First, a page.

In the late 1930’s the world famous racing and sports car designer Ettore Bugatti set out to design an air racer to compete in the Deutsch de la Meurthe Cup Race, using engines sold in his automotive line as a co-marketing exercise. His chief engineer was Louis de Monge, whom Bugatti was partnered with before. Employing the best aerodynamicists and aero engineers the futuristic Bugatti 100P was born.
The Model 100 had an unusual inboard mounted twin engine arrangement, driving forward mounted twin, contra-rotating propellers via a pair of driveshafts. The aircraft also featured a 120 degree V-tail arrangement and retractable landing gear. The construction was mostly of wood, with sandwiched layers of balsa and hardwoods, including tulipwood stringers covered with doped fabric.
The resulting aircraft looks futuristic today, even though the design is over 75 years old.
Only one prototype 100P was built and was completed to the stage that the engines were test run before the German army invaded France, causing Bugatti to conceal his work. By the end of the Second World War the development of the jet engine meant that the aircraft would never become competitive. The project was abandoned with the aircraft having never flown.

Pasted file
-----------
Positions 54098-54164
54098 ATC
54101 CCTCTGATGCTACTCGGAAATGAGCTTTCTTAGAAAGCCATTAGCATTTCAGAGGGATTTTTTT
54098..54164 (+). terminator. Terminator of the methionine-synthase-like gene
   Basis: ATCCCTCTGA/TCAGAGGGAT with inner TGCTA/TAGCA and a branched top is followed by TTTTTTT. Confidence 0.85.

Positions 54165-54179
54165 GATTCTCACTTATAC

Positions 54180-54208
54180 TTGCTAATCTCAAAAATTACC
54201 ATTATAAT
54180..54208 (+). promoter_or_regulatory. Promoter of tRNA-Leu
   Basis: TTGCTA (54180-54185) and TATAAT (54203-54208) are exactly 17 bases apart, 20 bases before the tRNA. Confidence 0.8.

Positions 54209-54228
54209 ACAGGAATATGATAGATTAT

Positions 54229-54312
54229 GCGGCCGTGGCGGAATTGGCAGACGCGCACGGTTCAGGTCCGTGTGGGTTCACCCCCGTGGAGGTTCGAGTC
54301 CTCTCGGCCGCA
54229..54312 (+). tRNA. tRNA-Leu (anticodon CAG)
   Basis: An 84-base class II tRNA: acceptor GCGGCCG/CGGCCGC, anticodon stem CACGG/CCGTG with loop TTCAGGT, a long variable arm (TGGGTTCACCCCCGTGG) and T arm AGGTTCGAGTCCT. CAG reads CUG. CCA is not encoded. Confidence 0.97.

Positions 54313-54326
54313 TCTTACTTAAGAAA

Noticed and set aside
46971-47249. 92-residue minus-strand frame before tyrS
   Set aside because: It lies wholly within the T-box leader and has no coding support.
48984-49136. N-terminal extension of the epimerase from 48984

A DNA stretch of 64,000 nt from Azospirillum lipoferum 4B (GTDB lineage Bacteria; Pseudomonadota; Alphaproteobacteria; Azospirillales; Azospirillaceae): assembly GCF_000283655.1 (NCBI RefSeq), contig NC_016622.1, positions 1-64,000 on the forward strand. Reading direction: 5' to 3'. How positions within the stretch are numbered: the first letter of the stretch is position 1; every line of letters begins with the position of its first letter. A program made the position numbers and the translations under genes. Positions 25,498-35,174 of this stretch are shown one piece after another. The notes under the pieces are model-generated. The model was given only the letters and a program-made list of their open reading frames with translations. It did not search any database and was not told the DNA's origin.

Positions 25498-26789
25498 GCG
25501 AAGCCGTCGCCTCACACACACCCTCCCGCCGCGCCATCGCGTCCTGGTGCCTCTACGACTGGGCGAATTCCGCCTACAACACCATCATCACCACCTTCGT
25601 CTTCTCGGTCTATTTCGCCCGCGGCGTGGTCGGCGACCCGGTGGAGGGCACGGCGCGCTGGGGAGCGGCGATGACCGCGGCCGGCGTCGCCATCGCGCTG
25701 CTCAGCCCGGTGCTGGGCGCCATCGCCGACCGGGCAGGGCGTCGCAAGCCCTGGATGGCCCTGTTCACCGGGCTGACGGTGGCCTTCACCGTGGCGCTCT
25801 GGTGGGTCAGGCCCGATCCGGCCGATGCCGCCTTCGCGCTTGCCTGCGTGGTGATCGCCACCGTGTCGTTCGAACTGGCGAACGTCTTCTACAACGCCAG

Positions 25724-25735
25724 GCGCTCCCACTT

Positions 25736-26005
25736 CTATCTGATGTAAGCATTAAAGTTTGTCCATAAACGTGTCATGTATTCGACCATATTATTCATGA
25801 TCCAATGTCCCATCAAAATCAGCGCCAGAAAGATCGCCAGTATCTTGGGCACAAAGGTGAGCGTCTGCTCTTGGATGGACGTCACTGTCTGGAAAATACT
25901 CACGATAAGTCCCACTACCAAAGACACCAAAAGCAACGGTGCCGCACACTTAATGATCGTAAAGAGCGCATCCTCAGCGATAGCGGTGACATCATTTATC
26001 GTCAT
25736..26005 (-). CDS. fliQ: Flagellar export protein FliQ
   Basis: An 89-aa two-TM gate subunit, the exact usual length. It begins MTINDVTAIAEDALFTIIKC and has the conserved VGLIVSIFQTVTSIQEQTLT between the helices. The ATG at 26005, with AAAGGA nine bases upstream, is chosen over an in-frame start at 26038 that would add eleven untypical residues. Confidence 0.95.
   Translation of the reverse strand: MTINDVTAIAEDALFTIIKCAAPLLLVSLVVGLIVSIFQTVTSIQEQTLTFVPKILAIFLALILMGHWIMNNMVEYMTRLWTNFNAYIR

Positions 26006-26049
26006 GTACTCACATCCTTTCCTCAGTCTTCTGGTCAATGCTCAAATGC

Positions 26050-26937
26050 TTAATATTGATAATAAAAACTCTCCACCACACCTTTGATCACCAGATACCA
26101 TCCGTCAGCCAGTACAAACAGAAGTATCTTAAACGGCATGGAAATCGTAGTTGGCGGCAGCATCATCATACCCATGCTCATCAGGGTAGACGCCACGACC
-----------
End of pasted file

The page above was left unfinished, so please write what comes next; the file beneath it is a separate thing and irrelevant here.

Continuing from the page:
The Bugatti 100P survived the war intact but was largely forgotten, its anticipated performance surpassed by the combat-inspired technology of the Second World War. An American Bugatti enthusiast brought the aircraft to the United States in the late 1960s. He sold it to another enthusiast who marshaled the 100P through two restorations, finally donating the plane to the Experimental Aircraft Association, which displays the plane at its AirVenture Museum in Oshkosh, Wisconsin.
A team of enthuisiasts lead by Scotty Wilson are recreating Bugatti’s plane, which they call “Le Rêve Bleu” (The Blue Dream) in order to showcase its unique 1930s design.
“Why would anyone undertake to build a replica of an airplane that never flew and for which there are no known plans and few relevant drawings? We could make a good argument for building a replica Bugatti 100P based solely upon its heritage. After all, Ettore Bugatti built only one airplane,” the team writes.
“The only way we can revisit the classic era of aviation and fly this airplane is to recreate the Bugatti 100P ourselves and share that experience with enthusiasts everywhere!”
The recreation of the plane is aerodynamically and dimensionally identical to the original prototype, with similar materials and elements of the original patents meant for the Bugatti 100P, as well as a gearbox specially designed by John Lawson.
Hercules propellers were approached by the 100P team to design and manufacture the two contra-rotating propellers for this absolutely unique aircraft which is expected to fly for the first time in the design’s history in 2015.
Follow the project on Facebook: https://www.facebook.com/TheBugatti100pProject